Erectile dysfunction, also known as ED or impotence, is the inability to attain or maintain an erection of the penis adequate for the sexual satisfaction of both partners. It can be devastating to the self-esteem of a man and of his partner. As many as 30 million American men are afflicted on a continuing basis, and transient episodes affect nearly all adult males. But nearly all men who seek treatment find some measure of relief.
Touching exercises that are designed to take away the pressure to perform during sex.
Practicing better sexual communication skills.
Sex therapy may be useful for treating erectile dysfunction if a man is able to have a normal erection during sleep, the results of his physical exam and blood tests are normal, and he is generally in good health. Sex therapy may also be helpful when erectile dysfunction is caused by stress, such as: work worries, financial worries, relationship conflicts, and poor sexual communication. In these cases, sex therapy may be the best treatment option.
Does Sex Therapy Work?
Sex therapy is most effective when a man's sexual partner is willing to be part of the treatment. Studies have shown that for men with stress-related ED, having the partner involved in the therapy resolves the problem 50%-70% of the time. When the man must go through counseling alone, the results are somewhat lower.
Sex therapy is unlikely to work if a man drops out of treatment after only one or two sessions.
Sometimes several sessions of sexual counseling can be helpful to a man who is going to receive medical or surgical treatment for erectile dysfunction. A counselor can help guide a couple in agreeing on a treatment or help them improve their sexual communication and lovemaking skills. A single man may benefit from counseling on how to talk to his partner about penile injections or a vacuum constriction device, both treatments for ED.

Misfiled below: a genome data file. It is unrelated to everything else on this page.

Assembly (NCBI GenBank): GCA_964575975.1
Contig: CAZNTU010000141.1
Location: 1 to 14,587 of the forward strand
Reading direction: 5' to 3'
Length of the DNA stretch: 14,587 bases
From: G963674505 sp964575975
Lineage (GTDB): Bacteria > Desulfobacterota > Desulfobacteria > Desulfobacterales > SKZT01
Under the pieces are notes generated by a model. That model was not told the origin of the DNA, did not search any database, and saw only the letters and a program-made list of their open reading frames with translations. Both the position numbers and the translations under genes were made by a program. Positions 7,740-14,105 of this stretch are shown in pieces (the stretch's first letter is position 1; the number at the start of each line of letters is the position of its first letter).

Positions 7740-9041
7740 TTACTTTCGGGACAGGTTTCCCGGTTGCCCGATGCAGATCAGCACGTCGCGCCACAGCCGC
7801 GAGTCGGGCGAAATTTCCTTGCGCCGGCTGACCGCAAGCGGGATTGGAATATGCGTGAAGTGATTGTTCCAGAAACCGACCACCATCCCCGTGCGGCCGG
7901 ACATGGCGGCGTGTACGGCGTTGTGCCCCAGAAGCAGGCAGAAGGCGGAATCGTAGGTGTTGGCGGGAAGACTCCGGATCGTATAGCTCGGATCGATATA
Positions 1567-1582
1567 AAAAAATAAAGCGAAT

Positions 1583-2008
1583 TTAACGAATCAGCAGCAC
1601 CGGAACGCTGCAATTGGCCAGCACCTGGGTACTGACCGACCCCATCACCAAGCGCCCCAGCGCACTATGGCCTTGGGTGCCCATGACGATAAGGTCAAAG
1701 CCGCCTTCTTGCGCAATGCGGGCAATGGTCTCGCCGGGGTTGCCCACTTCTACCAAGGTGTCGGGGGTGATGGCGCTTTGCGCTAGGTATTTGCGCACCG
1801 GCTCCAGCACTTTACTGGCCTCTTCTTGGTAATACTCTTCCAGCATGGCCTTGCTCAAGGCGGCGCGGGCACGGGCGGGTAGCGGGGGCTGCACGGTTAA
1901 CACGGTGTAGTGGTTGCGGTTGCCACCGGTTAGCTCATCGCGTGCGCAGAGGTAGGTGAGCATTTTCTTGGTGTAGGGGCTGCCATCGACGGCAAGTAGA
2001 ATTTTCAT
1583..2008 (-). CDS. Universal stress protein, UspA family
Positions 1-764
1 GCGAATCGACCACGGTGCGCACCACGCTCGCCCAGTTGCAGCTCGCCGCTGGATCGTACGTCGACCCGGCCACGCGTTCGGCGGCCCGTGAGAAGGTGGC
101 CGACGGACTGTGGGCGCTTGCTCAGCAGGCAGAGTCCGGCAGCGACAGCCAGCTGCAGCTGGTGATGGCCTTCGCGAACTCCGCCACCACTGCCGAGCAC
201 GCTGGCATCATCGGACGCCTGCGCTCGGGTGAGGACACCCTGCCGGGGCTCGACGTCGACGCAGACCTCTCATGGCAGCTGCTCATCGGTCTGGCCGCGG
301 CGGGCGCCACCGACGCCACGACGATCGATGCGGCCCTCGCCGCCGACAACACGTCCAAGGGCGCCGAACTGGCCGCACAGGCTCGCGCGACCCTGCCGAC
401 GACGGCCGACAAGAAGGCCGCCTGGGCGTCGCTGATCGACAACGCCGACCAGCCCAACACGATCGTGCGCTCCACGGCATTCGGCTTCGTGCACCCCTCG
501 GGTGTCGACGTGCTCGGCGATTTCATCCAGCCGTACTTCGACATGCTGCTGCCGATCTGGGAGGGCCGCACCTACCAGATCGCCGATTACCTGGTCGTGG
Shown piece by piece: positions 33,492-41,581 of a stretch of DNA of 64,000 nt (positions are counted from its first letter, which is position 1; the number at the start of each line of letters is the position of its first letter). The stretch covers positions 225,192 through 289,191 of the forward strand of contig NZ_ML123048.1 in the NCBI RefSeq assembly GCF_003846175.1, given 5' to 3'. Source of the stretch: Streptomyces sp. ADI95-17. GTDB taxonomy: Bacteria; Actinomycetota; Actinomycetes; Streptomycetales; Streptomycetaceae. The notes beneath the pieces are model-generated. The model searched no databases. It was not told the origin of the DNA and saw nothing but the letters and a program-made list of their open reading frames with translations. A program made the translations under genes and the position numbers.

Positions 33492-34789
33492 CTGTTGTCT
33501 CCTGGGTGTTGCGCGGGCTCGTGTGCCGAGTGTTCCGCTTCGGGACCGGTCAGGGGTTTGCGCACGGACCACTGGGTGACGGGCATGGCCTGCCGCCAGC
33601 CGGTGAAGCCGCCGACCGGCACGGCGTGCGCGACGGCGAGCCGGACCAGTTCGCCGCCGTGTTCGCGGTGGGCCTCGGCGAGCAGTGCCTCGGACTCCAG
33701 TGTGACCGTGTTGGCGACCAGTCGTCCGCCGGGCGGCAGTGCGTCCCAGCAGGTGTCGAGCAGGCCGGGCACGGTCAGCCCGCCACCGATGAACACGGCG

Does Health Insurance Cover Sex Therapy?
Some insurance plans cover sex therapy. Once you select a therapist, call her to ask about whether or not her services are covered by your insurance provider. If payment cannot be worked out through insurance, many therapists can adjust their fees. Sex therapy clinics tend to be less expensive than private therapists. The cost of sex therapy programs vary, but generally range between $600 and $2,300 dollars, depending on the nature of the problem and the response to treatment.
How Do I Find a Sex Therapist?
Call your local hospital or university medical center to see if they have a sex therapy clinic. Also, ask your doctor if he or she can recommend a therapist.